Divorce can harm everyone involved, especially the children. A report by the Ottawa-based Vanier Institute of the Family found that kids who have lived through an ugly divorce are more likely to suffer from anxiety, depression, self-esteem issues, and drop out of school. One strategy that can help reduce the likelihood of these adverse effects in the children is positive co-parenting.
Coparenting or shared-custody is one of the more common outcomes for divorces in which there are children in the family. However, co-parenting comes with its own set of challenges. For this reason, we have assembled the list of our top 3 tips to help ensure your co-parenting experience is a positive and beneficial one for both you and the kids.
1: Be respectful and professional.
The easiest way to ensure that you treat your now ex with respect and in a professional manner is to change the way you see them. Think of them as a colleague from work or a neighbor. If they set a time for you to meet up, respect it as if it were with your co-worker or friend. Doing so will not only help avoid contention but will also prompt a positive atmosphere.
2: Never insult your ex infant of your kids.
It is one of the more challenging tips, but it will make all the difference in the long run. If you need to deal with differences, do so in private. Doing so will help avoid placing the children in a situation where they feel they must side with one parent or the other and risk damaging the relationship with the opposing opinion.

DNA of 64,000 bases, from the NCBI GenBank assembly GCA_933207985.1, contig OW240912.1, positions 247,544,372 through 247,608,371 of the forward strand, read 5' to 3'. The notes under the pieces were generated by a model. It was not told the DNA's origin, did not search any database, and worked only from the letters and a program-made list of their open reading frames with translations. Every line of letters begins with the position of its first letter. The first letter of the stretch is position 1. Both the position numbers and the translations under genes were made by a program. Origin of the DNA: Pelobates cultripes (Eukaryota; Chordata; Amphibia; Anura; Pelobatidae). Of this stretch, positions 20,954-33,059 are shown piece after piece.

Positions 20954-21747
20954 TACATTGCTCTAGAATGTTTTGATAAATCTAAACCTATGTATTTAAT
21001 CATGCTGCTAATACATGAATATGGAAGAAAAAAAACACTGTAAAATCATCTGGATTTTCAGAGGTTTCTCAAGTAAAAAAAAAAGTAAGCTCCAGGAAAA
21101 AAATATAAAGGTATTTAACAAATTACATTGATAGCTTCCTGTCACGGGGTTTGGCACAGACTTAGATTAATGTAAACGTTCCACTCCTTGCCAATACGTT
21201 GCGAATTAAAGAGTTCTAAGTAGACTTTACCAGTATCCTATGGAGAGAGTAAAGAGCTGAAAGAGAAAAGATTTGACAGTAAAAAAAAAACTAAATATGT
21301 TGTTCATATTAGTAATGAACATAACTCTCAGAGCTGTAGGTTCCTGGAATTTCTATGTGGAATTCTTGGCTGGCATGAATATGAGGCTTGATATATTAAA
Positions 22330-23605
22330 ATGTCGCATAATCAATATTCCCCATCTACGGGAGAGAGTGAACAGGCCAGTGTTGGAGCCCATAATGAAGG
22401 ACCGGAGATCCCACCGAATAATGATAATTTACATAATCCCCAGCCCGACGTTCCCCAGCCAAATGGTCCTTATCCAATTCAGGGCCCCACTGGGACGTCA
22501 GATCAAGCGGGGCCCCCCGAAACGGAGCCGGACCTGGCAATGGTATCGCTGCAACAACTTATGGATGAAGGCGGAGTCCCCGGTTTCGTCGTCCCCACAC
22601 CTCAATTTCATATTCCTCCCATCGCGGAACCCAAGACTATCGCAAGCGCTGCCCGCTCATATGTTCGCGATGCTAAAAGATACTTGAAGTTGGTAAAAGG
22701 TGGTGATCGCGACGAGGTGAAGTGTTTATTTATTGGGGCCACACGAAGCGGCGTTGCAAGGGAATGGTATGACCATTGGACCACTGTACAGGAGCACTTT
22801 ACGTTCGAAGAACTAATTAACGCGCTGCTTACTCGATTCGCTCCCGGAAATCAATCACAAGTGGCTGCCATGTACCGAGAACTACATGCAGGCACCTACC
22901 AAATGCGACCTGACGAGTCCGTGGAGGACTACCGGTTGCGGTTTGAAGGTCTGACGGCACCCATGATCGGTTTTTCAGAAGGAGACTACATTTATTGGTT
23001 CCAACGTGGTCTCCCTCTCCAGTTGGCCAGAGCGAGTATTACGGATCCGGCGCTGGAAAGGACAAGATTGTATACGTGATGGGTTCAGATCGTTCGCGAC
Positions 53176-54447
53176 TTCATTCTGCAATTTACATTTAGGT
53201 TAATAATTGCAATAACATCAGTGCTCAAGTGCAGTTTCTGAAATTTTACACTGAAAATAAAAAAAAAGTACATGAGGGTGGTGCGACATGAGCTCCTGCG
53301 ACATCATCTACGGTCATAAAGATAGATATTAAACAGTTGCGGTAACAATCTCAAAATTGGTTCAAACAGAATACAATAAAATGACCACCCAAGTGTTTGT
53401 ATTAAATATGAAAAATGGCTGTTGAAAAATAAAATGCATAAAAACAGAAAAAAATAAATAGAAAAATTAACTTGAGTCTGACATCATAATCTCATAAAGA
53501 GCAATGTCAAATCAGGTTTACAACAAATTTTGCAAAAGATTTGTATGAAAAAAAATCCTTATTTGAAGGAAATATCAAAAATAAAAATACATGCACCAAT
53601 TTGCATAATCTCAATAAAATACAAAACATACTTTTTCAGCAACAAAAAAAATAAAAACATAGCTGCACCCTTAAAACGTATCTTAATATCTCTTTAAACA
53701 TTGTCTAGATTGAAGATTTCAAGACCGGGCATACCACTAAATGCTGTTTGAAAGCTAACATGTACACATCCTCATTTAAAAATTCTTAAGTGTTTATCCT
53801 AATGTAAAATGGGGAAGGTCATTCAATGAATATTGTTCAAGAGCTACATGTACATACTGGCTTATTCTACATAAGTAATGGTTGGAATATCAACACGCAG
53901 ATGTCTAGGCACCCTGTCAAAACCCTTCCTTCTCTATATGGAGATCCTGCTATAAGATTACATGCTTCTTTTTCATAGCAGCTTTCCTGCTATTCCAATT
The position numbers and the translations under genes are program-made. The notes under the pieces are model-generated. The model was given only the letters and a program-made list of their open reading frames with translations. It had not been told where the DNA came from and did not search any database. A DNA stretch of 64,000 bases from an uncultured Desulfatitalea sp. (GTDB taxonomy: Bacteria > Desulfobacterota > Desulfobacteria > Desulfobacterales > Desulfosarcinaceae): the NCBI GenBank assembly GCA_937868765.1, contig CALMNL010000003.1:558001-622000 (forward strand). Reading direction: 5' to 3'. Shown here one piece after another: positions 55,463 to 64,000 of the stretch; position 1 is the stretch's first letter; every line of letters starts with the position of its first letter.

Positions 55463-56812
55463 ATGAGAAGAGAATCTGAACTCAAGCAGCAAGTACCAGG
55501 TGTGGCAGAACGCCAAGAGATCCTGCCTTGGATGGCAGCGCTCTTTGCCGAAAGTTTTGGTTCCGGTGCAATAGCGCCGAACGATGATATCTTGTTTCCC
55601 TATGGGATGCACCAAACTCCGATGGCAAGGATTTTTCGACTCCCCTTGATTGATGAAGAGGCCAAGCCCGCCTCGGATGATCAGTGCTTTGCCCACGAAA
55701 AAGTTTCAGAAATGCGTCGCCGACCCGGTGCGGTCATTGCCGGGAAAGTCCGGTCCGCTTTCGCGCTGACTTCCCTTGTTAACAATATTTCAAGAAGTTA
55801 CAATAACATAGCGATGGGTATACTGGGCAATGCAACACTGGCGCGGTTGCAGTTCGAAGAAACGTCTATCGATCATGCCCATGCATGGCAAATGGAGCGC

3: Effective communication.
Ineffective communication is one of the leading causes of a breakup, generally speaking. Better communication does not happen overnight now that you are separated. It is recommended that you seek help from a professional, such as a therapist or coach, to ensure that you communicate effectively. The key to knowing if your communication is useful or now is: is the information you are sharing received in the same manner you intended?
It is also worth mentioning that effective communication will avoid the stress placed on the child when they become the messenger between one parent and the other. It also doesn’t have to be face to face, nor on the phone. Effective communication can be done via text message, email, or messenger as well.
Disclaimer: Using this site or communicating with Burton Family Attorneys through this site does not form an attorney/client relationship. This site is legal advertising only. Do not rely on the information on this website as an alternative to legal advice from your attorney or other professional legal services providers. If you have any specific questions about any legal matter, you should consult your attorney or professional legal services, providers.